Thereafter, throughout the year, I will share important updates with them that they will find useful and insightful. I will attend the events they attend, and if possible try to present a paper there. I may even volunteer to help the organizers of such an event, which would likely give me access and privileges.

Most people do not go to such lengths to build their professional network. However, building the professional network is a critical aspect of succeeding as a lawyer. If you find this hard, how are you going to find clients for your practice? When and if you make a partner in a law firm one day, you will be expected to bring in work for the firm. Are you going to be able to do that? That will be determined by your networking skills.

Hence, it is critical to learn to network while you are in law school. Not only will this help you to get the job of your dreams, but it will build a habit that will go a long way in making you a successful lawyer.

#3

Communicate effectively

Number three: communicate effectively. You must learn how to communicate for results. Way too many law students communicate in a very lousy manner. If you are able to communicate well, it immediately sets you apart.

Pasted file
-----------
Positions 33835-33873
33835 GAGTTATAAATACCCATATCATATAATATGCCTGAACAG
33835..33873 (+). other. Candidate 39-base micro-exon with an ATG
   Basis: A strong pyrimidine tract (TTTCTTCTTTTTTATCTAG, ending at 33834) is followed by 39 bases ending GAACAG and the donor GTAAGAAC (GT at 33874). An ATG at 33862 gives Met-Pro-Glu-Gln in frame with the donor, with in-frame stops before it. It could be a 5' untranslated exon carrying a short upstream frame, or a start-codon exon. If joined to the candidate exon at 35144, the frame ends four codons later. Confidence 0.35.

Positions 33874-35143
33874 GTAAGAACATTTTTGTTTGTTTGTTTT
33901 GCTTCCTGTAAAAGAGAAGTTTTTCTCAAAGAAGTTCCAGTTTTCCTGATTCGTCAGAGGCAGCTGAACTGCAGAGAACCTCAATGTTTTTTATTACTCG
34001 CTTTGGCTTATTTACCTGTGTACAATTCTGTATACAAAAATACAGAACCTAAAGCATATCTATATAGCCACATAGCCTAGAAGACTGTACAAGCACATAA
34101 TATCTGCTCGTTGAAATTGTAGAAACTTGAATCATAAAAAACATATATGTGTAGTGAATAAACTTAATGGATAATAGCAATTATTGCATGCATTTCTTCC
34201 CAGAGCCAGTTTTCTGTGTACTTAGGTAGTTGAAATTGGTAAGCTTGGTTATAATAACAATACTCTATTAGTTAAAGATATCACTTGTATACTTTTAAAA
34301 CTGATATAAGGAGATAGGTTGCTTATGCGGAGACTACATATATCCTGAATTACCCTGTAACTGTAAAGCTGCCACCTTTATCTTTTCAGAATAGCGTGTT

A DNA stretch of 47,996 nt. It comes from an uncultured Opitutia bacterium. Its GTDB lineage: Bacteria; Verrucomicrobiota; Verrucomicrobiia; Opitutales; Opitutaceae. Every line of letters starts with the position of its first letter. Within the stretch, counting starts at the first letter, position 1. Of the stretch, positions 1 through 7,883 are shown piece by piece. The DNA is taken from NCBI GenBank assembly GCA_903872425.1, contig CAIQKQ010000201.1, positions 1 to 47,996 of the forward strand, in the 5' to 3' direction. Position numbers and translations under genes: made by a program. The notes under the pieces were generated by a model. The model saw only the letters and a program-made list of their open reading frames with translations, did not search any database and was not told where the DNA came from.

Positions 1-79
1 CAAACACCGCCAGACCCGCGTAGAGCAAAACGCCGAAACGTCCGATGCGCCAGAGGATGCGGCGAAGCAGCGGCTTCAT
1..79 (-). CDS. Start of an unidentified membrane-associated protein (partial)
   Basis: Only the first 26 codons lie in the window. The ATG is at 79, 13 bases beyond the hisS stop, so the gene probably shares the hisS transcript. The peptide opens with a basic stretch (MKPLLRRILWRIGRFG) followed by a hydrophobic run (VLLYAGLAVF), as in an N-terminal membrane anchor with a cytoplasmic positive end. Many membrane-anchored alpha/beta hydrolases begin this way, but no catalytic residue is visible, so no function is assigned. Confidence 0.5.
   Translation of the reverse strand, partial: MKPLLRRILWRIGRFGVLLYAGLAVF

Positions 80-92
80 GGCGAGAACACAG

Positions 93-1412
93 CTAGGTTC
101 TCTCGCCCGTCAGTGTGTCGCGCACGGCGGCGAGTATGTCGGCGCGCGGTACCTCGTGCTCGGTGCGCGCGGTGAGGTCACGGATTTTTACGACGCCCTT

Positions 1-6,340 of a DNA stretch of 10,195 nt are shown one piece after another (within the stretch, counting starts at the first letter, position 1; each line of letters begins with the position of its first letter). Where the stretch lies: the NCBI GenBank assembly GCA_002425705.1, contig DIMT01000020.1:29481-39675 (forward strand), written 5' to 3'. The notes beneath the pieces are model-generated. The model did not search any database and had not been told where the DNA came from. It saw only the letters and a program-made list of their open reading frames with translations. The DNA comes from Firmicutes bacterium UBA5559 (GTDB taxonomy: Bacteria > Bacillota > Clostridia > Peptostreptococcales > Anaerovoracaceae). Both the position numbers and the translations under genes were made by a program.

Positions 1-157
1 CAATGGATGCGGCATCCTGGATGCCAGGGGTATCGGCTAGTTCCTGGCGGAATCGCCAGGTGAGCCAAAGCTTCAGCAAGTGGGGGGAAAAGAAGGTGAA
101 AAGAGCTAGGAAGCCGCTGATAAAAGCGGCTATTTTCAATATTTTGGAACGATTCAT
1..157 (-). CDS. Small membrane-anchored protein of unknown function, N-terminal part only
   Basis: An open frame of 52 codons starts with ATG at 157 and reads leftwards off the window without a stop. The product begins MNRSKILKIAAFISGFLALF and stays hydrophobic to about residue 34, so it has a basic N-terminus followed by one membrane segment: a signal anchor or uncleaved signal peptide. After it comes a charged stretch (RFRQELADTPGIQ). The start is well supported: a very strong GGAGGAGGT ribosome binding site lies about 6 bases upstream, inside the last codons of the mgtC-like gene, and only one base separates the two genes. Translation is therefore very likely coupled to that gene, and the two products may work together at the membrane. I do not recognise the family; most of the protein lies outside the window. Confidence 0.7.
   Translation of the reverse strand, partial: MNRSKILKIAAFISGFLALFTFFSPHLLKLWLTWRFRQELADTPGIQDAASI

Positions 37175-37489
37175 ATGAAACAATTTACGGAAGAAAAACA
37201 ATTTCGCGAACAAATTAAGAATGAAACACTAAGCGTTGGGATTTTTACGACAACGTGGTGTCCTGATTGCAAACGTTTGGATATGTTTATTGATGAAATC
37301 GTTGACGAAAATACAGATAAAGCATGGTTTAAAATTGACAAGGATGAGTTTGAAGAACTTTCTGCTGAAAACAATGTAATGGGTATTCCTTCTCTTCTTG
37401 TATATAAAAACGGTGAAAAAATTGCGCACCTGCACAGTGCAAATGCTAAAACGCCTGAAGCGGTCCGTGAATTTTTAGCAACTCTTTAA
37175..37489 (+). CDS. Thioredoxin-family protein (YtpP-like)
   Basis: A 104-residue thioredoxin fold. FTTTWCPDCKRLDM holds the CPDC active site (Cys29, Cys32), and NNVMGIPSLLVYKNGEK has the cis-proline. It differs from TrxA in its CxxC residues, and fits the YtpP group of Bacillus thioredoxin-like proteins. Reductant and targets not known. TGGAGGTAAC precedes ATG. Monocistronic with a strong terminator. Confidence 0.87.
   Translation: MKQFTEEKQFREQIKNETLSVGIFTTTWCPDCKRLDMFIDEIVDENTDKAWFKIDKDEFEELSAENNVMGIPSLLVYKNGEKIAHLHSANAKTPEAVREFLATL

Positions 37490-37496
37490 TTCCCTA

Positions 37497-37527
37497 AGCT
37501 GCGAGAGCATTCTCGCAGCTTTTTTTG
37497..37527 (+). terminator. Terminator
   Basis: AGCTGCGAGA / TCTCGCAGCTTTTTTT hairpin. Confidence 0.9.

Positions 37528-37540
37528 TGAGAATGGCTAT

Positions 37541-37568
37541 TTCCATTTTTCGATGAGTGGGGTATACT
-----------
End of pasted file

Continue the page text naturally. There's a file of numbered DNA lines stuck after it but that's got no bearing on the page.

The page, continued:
Initially, most probably you will communicate with people over email and social media. A little bit on the phone eventually. Later, you will begin to meet people. You will be working with others in a law firm environment, which happens to be quite a high pressure environment. You need to learn to communicate in all of these different environments.

One key communication skill, the mother of them all, is to develop your listening skill. Listen intently, with 100% focus, as if nothing else exists in the world. By giving anyone your 100% attention, you honour them and they will begin to like you. Apart from that, you will begin to understand what they actually want apart from what they are saying.

Non-verbal cues, and what people leave unsaid is often as important to understand as what is actually said.

#4

Persuasion

Are you persuasive? If yes, then you know the importance of subtle persuasion as opposed to overt logical appeal. Being persuasive is a huge asset for a lawyer. Not only will it help you to get a job, it will also help you to get noticed as an up and coming lawyer.